14:57 09 October 2012
A Russian man who was responsible for defacing one of the paintings in Mark Rothko’s Seagram murals at the Tate Modern apparently does not consider his act to be vandalism.
The defaced painting is called ‘Black on Maroon’. Ironically the man involved, Vladimir Umanet, wrote on it using black paint last Sunday.
Despite this Umanet tells the BBC in an interview: “I’m not a vandal.” He claims responsibility for the incident but has denied criminal charges.
The police have not made any arrest in relation to the incident at the gallery in central London.
Umanet is the founder of a movement he has labeled as ‘Yellowism’. In the same BBC interview, he revealed that he is not unlike surrealist artist Marcel Duchamp.
His opinion is that “art allows us to take what someone’s done and put a new message on it”. He believes that in today’s contemporary world, one must “abandon and live art”. He also hopes that he would still be “considered as someone who really creates”.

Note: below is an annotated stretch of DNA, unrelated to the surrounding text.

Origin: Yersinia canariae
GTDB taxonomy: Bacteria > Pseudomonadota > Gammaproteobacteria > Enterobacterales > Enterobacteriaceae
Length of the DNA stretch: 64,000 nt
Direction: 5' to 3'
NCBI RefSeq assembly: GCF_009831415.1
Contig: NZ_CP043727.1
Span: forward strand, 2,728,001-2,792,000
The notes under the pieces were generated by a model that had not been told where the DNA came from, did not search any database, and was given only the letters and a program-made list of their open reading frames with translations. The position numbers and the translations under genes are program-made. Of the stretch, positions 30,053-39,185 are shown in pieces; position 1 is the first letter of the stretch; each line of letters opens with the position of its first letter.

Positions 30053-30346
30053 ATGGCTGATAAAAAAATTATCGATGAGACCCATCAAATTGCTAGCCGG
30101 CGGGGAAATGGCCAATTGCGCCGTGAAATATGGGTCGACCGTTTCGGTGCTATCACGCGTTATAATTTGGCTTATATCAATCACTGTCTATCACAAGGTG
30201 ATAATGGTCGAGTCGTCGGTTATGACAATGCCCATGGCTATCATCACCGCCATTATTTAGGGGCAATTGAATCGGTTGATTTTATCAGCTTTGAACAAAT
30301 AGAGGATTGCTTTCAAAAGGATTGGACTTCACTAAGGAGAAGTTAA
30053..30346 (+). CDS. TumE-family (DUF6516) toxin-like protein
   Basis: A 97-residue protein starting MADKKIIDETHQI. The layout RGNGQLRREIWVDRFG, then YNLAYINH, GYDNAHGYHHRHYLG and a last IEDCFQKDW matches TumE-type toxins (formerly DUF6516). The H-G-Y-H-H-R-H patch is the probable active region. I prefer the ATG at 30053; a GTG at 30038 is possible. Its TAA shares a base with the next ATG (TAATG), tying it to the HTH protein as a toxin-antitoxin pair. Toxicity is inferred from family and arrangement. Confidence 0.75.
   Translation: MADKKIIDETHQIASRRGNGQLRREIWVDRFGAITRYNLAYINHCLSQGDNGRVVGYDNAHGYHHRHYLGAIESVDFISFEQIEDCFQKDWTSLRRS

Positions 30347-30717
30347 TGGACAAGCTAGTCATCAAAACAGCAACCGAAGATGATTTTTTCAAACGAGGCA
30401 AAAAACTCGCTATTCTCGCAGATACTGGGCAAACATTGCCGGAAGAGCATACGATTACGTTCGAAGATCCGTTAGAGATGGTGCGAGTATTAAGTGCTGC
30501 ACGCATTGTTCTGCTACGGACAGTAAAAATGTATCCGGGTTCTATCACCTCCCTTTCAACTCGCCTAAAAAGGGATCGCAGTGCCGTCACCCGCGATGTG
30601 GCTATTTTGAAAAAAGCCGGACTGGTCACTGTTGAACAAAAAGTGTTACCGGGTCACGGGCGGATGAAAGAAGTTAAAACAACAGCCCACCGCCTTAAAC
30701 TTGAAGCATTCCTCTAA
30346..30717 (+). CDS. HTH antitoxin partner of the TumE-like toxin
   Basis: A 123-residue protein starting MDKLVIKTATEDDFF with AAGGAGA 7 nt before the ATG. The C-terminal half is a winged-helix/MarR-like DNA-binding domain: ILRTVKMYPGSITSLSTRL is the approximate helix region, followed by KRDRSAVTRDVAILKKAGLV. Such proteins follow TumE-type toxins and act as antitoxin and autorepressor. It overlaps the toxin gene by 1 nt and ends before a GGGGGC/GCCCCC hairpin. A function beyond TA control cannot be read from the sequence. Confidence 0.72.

On why he defaced Rothko’s painting, Umanet said he wanted to “show such a wonderful piece in the context of Yellowism”. Sure enough, the writing on the Rothko painting appears to read: “Vladimir Umanets, A Potential Piece of Yellowism.”
He also revealed that he was a big fan of the painter, who he described as “a powerful artist”.
In the BBC report he said: “There will never be another Rothko in the world ever.”
Umanet, however, is also aware that could soon be arrested.
Following the incident, Tate Modern closed for a short period of time. However, according to reports the gallery supposedly has no plans to change its policy of allowing people to get close to art work.
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